The National Park Service’s centennial slogan is “Find Your Park” and that’s just what Logan Boldon has done.
Boldon recently began an internship as a Student Conservation Association Volunteer Ambassador at the Great Smoky Mountains National Park.
The 26-year-old from Mentor, Ohio, also is transgender.
Over the next year he’ll serve as a liaison between the park and surrounding communities with a special focus on reaching out to people of all backgrounds and walks of life, including the LGBT community.
“It’s important that our national parks reflect the diversity of American culture,” Boldon said. “The LGBT community is a minority; it’s only been in recent years that we’ve gained recognition. I want to help show that our national parks are places where everyone can feel safe and protected and express themselves.”
Boldon’s innermost concept of self as a male rather than a female began at an early age. In middle and high school he cut his hair like a boy and experimented with cross dressing, and was bullied as a result. With college came self-harm and suicidal tendencies as Boldon, shy and introverted by nature, struggled to resolve his gender identity.
The natural world was Boldon’s most reliable sanctuary. At age 19 he took an internship with Hopewell Culture National Historical Park in Ohio, and after that he volunteered at Gulf Island National Seashore in Florida.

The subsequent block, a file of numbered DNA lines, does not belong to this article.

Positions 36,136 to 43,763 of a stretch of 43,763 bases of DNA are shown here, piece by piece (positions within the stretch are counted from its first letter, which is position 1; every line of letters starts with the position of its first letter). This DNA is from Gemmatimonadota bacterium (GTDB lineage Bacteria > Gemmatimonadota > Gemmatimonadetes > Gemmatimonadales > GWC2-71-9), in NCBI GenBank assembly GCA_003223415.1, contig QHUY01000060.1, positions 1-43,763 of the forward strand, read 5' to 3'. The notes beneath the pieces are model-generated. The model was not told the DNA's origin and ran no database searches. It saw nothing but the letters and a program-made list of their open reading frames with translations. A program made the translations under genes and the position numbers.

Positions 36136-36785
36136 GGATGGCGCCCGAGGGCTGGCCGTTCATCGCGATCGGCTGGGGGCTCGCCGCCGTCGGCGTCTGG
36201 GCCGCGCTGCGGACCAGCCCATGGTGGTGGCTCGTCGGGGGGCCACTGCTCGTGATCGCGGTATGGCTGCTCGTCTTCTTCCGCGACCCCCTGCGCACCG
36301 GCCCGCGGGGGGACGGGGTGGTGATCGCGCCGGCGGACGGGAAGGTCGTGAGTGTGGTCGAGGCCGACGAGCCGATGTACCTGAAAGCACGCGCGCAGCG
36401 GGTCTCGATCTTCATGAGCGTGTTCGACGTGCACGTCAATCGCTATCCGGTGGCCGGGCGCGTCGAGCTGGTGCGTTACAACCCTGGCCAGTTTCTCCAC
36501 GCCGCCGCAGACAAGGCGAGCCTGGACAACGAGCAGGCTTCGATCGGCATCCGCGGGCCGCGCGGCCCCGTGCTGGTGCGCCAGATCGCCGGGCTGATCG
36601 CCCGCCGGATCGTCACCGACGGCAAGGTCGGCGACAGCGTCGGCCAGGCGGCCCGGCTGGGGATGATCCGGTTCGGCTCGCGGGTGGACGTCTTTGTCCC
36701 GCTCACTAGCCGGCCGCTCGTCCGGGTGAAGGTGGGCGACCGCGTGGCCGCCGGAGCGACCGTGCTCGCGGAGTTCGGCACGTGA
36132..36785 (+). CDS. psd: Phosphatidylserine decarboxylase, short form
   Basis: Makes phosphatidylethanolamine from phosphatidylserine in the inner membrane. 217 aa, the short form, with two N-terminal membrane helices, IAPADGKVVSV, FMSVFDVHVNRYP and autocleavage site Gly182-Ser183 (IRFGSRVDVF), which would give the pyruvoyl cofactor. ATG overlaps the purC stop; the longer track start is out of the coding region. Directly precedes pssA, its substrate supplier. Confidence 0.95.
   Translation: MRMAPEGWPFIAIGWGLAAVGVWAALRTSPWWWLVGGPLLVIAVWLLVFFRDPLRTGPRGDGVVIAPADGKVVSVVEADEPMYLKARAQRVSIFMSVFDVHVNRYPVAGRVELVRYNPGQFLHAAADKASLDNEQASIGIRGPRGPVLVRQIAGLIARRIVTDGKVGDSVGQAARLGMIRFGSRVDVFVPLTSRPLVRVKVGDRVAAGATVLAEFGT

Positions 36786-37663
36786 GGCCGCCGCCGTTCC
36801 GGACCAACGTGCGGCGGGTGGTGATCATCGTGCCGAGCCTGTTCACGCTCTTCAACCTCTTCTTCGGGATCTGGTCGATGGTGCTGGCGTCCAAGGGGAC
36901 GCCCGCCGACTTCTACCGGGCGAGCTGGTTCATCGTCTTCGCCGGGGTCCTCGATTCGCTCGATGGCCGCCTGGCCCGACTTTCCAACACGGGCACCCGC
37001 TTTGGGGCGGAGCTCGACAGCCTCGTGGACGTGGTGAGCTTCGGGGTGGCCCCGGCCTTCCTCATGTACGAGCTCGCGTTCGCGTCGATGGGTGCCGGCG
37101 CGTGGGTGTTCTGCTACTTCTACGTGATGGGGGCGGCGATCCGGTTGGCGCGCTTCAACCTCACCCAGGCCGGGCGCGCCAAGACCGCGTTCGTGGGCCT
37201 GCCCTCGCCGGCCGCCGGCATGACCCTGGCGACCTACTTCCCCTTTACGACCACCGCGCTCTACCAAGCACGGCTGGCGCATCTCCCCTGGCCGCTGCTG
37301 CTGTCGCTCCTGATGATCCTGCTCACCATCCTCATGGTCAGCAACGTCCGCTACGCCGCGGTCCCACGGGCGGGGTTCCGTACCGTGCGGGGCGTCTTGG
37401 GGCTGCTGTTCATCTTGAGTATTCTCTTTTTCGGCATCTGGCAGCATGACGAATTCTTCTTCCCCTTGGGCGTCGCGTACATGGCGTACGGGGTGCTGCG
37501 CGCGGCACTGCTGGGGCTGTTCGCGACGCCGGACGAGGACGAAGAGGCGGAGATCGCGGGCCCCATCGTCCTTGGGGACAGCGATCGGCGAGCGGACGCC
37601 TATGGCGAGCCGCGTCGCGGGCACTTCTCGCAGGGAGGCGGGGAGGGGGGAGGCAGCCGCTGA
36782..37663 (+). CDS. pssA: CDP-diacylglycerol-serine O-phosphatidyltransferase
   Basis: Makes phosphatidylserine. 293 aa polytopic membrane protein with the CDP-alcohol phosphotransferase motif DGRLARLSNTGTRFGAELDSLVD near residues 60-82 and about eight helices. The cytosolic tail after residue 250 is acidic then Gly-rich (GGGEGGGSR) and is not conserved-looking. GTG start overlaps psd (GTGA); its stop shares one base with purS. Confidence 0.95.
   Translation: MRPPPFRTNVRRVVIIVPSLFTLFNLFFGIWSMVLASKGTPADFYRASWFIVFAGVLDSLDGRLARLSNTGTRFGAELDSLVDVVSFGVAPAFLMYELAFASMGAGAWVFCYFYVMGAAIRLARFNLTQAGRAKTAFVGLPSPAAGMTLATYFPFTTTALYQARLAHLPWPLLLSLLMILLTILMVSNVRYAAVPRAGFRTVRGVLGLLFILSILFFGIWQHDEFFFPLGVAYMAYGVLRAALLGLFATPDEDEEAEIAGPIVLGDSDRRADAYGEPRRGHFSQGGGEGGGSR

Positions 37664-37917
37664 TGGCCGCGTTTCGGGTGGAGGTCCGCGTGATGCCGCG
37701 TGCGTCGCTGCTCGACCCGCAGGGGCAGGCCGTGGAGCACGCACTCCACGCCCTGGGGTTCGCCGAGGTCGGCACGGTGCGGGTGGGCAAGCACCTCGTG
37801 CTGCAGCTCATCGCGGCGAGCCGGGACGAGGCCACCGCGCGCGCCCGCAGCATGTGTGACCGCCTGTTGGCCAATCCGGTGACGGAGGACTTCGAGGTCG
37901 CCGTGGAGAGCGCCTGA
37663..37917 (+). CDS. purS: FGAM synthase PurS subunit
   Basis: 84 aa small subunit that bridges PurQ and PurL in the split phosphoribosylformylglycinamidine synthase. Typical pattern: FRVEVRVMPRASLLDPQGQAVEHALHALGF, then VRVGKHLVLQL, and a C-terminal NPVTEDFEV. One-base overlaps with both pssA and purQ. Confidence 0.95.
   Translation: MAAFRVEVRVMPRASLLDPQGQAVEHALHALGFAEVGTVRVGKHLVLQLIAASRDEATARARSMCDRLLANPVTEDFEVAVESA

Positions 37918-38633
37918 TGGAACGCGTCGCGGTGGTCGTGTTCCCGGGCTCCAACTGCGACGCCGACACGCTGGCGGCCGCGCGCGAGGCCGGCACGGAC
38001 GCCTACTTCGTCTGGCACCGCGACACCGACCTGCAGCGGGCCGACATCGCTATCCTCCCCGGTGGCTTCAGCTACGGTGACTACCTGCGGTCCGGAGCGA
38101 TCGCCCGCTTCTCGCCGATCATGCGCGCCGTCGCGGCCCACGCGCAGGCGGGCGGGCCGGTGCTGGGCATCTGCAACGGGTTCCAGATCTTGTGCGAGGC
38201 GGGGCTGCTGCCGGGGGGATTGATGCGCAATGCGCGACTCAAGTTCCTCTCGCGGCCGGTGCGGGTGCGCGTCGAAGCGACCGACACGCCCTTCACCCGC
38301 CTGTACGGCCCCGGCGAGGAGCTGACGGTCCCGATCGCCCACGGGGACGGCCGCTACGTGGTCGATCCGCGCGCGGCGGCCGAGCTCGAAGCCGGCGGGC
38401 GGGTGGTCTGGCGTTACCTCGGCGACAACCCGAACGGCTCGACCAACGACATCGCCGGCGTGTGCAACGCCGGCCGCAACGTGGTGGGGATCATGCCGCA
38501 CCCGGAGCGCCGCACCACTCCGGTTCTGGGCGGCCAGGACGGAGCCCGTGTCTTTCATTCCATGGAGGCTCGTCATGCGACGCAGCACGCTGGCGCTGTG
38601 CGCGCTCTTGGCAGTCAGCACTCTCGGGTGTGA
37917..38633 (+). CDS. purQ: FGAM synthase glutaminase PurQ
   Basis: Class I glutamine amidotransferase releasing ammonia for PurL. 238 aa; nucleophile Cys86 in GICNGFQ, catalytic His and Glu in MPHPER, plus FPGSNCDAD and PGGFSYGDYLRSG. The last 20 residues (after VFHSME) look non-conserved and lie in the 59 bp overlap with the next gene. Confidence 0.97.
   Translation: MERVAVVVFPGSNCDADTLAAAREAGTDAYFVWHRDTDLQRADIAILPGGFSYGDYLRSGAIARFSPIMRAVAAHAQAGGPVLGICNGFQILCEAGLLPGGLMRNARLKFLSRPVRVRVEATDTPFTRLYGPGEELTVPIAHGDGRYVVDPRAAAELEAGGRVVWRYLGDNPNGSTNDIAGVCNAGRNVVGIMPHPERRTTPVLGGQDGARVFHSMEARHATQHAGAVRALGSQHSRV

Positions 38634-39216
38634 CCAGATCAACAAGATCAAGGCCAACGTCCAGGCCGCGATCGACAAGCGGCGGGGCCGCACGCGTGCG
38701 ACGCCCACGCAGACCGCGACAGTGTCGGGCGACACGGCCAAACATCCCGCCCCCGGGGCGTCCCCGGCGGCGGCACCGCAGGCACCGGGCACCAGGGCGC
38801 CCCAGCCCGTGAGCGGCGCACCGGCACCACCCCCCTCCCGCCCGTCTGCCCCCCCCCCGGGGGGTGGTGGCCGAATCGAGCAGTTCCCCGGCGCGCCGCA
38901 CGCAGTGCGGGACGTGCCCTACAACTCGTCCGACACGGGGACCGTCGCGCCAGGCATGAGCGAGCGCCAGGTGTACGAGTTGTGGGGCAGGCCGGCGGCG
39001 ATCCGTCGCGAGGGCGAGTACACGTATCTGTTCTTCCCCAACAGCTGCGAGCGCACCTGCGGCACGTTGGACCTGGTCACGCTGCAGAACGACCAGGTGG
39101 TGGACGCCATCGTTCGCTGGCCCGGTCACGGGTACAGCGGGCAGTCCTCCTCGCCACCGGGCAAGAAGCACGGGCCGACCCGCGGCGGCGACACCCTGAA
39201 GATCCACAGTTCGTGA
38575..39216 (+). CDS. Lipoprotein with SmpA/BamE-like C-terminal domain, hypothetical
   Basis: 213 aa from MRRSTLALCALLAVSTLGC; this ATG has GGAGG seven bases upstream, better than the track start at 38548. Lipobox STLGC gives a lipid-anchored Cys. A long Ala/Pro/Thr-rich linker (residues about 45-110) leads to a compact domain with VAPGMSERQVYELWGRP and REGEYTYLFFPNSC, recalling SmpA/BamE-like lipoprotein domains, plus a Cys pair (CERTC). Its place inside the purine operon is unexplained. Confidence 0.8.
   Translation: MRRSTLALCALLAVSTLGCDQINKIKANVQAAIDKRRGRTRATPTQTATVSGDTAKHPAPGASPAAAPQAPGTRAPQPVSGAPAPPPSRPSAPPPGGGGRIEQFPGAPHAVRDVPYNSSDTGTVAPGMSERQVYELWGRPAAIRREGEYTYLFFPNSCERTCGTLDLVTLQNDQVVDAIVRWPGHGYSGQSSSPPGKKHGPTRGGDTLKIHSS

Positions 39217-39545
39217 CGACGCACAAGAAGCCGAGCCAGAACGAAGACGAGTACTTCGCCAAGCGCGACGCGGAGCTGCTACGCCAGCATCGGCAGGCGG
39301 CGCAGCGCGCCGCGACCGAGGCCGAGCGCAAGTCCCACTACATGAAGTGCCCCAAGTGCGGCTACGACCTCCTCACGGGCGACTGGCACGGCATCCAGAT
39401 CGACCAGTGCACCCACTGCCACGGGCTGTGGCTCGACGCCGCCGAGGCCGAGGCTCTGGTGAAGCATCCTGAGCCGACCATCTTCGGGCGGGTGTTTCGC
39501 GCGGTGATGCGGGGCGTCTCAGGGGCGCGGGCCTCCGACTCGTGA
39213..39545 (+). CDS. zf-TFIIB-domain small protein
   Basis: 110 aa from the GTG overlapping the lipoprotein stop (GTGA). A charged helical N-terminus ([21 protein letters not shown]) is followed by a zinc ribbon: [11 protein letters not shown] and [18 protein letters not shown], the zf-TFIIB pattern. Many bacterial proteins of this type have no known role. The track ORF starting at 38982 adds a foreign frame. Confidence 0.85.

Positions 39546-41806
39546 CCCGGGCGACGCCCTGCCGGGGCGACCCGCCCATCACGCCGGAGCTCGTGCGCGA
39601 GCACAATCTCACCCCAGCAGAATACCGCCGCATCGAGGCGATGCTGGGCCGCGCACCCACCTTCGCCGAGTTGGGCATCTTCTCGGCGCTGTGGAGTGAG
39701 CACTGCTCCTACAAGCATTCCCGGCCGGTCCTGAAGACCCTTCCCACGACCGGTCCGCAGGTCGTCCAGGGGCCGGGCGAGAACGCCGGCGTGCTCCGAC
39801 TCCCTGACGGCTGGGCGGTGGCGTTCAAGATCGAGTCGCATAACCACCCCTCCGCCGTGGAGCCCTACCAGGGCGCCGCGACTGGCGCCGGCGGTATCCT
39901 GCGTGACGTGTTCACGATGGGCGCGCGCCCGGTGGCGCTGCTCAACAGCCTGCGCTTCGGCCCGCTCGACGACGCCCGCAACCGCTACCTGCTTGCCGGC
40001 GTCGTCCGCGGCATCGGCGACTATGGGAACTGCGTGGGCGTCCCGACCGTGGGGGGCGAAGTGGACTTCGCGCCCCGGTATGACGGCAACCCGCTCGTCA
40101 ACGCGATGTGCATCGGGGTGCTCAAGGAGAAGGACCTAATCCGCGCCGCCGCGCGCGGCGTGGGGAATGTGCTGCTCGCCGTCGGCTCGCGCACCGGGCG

In December 2014 he came out as transgender.
“I haven’t had surgery or hormone treatments,” Boldon said. “That stuff doesn’t define me. What does define me is my love for national parks, and sharing that with others.”
On June 24, President Barack Obama designated a new national monument at the site of the Stonewall uprising in New York City to honor the LGBT equality movement. The new Stonewall National Monument will protect the Stonewall Inn, a bar in Greenwich Village that was the scene of riots on June 28, 1969, that sparked the modern LGBT-rights movement.
Boldon credits Smokies’ Superintendent Cassius Cash and the park staff for making him feel welcome. Half of the park lies in North Carolina, a state that recently passed a law requiring that transgender individuals use restrooms that correspond to their sex at birth. Boldon’s supervisors, however, assured him that being federal property the park is not bound by North Carolina law, and that visitors to the Smokies are welcome to use restrooms that best align with their gender identity.
Boldon said the park has give him considerable leeway to reach out to the LGBT community as a representative of the National Park Service, especially in the wake of the mass shooting that occurred at a gay night club in Orlando, Fla., on June 12.
“The National Park Service is really the story of everyday Americans,” he said. “As parks go forward into the next 100 years, they really need to be adaptable and dynamic. It’s important to tell the story of all America, not just parts of it.”